Daisy Jones


He might well have noticed my belt. Goliath I am, of many years experience in battle, alone and in squadron, in battles at home and on foreign sand. My belt is smaller now, not bigger. Fixed in the fifth sweat-stained leather hole, not in a hole beyond the sixth, a raggy hole, off-centre, made with the point of his sword. Idiot. He could have risen to Colonel but now his belly hangs over his harness, and him no older than my father’s third son. I would have sat ahead of him at harvest meal and he dares to mention my belt? Goliath I am, the oldest son, a personal favourite of the general. My feet are broad in my sandals, my calves swell like boulders, my legs are like rolling logs. My chest is metal, I have made it so. Goliath I am, a bull of a man, a gift to my mother, a treasure, the head of the household now. There is no man, not flabby gut or any other, who would dare even knock on my mother’s door. She is forever safe with me.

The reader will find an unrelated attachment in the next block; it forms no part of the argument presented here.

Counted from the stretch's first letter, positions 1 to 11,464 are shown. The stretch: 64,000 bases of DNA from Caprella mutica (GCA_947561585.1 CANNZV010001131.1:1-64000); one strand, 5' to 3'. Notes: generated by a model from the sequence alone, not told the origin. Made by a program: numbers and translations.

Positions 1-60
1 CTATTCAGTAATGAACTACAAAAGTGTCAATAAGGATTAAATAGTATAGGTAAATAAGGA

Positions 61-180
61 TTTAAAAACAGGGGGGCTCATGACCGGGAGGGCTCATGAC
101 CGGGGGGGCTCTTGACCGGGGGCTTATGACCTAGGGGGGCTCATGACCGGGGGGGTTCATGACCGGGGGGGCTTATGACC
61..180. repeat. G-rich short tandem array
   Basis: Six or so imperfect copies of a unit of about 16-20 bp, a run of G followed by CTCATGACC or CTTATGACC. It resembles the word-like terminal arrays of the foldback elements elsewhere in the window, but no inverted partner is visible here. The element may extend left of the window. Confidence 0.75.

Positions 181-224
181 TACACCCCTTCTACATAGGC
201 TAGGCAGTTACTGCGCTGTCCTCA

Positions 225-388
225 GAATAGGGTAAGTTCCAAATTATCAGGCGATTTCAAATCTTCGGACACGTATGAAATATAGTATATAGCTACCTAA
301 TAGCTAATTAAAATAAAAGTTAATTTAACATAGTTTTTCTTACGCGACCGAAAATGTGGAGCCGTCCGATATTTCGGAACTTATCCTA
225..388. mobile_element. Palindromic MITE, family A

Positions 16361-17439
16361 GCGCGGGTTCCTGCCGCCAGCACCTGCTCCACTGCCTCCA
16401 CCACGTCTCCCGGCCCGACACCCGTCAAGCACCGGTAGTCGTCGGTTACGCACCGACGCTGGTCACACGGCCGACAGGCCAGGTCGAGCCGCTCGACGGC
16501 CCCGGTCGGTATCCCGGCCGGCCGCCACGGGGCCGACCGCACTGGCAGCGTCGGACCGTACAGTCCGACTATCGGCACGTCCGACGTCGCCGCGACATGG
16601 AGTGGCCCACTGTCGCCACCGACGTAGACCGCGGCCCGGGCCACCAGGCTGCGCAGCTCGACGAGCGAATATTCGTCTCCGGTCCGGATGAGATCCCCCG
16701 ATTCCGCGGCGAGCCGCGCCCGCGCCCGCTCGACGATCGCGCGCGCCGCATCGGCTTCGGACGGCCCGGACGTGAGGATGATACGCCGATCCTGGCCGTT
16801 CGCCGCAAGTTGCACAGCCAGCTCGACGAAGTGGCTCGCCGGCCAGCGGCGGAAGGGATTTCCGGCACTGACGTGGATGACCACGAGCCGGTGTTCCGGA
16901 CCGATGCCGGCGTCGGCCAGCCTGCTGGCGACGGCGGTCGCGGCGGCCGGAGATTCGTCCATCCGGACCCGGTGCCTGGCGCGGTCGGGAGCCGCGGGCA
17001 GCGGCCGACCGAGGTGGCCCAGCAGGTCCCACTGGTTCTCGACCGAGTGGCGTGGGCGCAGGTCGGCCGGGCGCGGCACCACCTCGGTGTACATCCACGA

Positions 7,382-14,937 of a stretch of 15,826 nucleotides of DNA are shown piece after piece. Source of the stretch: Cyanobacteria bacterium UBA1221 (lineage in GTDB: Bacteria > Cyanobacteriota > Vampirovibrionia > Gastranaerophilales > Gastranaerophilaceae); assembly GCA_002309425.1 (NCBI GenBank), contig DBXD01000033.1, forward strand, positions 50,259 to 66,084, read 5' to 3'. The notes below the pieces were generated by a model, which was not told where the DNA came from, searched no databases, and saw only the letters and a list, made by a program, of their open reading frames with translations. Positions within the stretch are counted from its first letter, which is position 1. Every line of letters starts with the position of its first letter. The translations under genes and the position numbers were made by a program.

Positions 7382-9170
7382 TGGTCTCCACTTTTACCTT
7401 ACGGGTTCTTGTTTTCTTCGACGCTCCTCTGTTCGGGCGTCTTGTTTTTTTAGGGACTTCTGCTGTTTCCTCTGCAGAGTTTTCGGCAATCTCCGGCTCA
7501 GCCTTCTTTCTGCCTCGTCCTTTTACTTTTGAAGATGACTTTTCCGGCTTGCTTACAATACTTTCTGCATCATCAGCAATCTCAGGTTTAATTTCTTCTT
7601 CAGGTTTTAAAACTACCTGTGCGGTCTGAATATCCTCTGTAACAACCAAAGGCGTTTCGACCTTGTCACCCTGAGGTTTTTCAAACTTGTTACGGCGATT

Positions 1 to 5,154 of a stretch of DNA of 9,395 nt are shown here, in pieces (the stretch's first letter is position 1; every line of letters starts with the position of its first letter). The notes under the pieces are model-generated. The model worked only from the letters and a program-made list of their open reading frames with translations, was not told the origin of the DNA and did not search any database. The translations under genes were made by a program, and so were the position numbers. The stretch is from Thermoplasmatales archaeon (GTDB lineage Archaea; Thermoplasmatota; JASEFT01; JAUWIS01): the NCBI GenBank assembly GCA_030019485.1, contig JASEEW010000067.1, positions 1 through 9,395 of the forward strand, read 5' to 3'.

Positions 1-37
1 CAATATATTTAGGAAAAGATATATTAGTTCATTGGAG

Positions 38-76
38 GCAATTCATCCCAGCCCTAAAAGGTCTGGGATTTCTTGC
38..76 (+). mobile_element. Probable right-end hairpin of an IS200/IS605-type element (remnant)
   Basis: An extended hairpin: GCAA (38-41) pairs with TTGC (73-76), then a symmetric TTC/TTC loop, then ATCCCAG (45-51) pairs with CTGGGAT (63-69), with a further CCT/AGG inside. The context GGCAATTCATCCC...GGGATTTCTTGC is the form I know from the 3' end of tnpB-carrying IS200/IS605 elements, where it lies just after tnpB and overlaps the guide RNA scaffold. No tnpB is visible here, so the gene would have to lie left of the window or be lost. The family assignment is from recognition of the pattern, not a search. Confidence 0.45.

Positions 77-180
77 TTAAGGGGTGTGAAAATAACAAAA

Is this a messenger? This woolly lamb? This lad? I came here to fight. I, Goliath, stand on the sand, in the sun, the leather of my tunic shading my thighs, my mighty back gleaming, my sword too heavy for a woman to lift, but what does this girl do? He has a strap of leather — I thought for a moment it was a bird, a pet, released by his hands, two dark wings against the sun. He is bending to pick up pebbles. It is nothing for me to wait. War is in the waiting. This tree is rooted for as long as the general decrees it so. For as long as it takes my enemy to fall.

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